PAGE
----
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Afrikanerbond Criticizes ANC for Renaming Johannesburg’s William Nicol Drive to Winnie Mandela Drive

Published September 29, 2023
9 months ago

The Afrikanerbond has lodged vehement objections against the African National Congress (ANC)'s recent decision to rename Johannesburg's William Nicol Drive to Winnie Mandela Drive, branding this move as analogous to "conventional communist renaming practices" that were prevalent in the former Soviet Union.



As a pro-Afrikaner organization and a successor to the Afrikaner Broederbond – a secretive society once headed by William Nicol, the Afrikanerbond expressed disapproval at what they perceive as the ANC's attempt to rewrite South African history during Heritage Month.


This renaming event transpired on Tuesday and was officially officiated by Joburg’s Executive Mayor, Kabelo Gwamanda. It was marked by significant turnout from ANC and Economic Freedom Fighter (EFF) supporters in Sandton, one of Joburg's busiest districts.



William Nicol, the figure at the center of the controversy, was a Dutch Reformed Church minister and educationist who significantly contributed to the Afrikaner community and Afrikaans schools in Witwatersrand. He assumed the role of chairman of the Broederbond from June 1924 to March 1925 and passed away on June 22, 1967.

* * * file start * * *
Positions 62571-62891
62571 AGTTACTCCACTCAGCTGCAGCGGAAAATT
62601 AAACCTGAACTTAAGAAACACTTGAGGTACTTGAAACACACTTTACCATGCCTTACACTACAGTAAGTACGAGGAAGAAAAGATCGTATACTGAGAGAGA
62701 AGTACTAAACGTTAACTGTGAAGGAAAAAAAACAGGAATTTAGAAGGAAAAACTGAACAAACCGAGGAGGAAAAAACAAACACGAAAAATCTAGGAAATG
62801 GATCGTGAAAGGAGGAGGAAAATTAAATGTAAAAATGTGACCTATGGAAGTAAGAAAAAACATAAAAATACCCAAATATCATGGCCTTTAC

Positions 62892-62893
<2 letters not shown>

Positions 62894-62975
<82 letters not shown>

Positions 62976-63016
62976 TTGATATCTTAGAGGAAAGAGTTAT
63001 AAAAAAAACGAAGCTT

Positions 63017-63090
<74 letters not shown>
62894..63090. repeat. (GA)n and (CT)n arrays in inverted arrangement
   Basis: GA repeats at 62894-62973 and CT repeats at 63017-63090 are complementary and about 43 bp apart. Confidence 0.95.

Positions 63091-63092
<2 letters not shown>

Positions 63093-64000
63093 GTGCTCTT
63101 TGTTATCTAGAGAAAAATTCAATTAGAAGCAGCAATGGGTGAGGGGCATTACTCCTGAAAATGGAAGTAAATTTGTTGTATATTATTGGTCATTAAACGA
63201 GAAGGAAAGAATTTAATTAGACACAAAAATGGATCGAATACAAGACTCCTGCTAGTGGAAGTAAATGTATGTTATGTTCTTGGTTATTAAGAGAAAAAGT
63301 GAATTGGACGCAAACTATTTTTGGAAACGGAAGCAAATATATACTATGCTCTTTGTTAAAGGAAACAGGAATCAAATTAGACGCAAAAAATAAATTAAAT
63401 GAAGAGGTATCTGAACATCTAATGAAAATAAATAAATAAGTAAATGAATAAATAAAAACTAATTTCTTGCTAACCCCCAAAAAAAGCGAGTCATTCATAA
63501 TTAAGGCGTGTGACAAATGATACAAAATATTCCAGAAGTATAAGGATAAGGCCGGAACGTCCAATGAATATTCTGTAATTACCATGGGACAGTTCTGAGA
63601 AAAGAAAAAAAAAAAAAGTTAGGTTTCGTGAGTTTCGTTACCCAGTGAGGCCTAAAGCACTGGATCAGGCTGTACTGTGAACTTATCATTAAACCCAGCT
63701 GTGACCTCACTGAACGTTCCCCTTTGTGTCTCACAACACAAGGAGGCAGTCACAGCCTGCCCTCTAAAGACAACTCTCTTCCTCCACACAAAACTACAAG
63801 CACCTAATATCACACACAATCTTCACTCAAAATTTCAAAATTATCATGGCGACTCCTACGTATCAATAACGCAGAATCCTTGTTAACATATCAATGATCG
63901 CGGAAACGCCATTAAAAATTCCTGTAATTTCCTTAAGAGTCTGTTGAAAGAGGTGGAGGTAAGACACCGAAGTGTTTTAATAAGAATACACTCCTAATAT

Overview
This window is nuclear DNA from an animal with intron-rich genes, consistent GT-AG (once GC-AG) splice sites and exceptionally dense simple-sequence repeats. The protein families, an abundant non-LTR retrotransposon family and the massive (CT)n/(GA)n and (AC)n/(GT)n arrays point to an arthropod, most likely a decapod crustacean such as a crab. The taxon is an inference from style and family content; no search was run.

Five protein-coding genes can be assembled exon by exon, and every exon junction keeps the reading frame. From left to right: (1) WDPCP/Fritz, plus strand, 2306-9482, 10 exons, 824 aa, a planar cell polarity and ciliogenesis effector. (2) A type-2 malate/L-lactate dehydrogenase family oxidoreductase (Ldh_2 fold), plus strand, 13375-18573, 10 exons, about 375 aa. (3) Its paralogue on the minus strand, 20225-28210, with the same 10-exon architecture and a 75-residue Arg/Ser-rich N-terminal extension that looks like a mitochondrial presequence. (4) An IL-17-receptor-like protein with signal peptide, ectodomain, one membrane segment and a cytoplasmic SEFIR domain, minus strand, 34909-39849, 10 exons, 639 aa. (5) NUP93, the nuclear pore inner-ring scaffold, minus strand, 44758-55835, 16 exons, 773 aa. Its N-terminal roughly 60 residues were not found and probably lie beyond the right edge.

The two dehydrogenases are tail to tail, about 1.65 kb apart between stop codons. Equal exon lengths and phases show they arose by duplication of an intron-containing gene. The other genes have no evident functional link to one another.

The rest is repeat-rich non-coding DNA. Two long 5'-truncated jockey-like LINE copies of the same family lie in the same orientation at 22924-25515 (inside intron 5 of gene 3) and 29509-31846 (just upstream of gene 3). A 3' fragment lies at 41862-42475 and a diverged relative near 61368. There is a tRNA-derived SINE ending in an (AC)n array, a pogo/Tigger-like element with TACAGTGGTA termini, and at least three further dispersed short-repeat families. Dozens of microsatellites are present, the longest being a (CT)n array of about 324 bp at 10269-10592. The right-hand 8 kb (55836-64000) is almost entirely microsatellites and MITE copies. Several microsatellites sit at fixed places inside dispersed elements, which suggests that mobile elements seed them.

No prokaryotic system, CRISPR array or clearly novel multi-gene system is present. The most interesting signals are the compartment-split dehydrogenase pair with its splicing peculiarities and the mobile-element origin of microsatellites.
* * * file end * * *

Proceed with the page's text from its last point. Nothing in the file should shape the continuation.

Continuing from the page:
The Afrikanerbond has argued that the ANC's use of its political power to fast-track this renaming during Heritage Month seems suspect and serves to undermine the country's diverse history. The organization also pointed out parallels between this event and similar practices in the Soviet Union post-communist takeover, which aimed at eliminating references to political losers from their history.


However, the ANC contends that renaming the road is a critical step towards fostering a sense of continuity between South Africa's past and present, while glorifying the influential role of women like Winnie Mandela in the nation's struggle. This sentiment was echoed by EFF, affirming the ceremony's profound significance in keeping Mama Winnie's legacy alive and reinforcing the agenda to remove remaining traces of apartheid-era namesakes.


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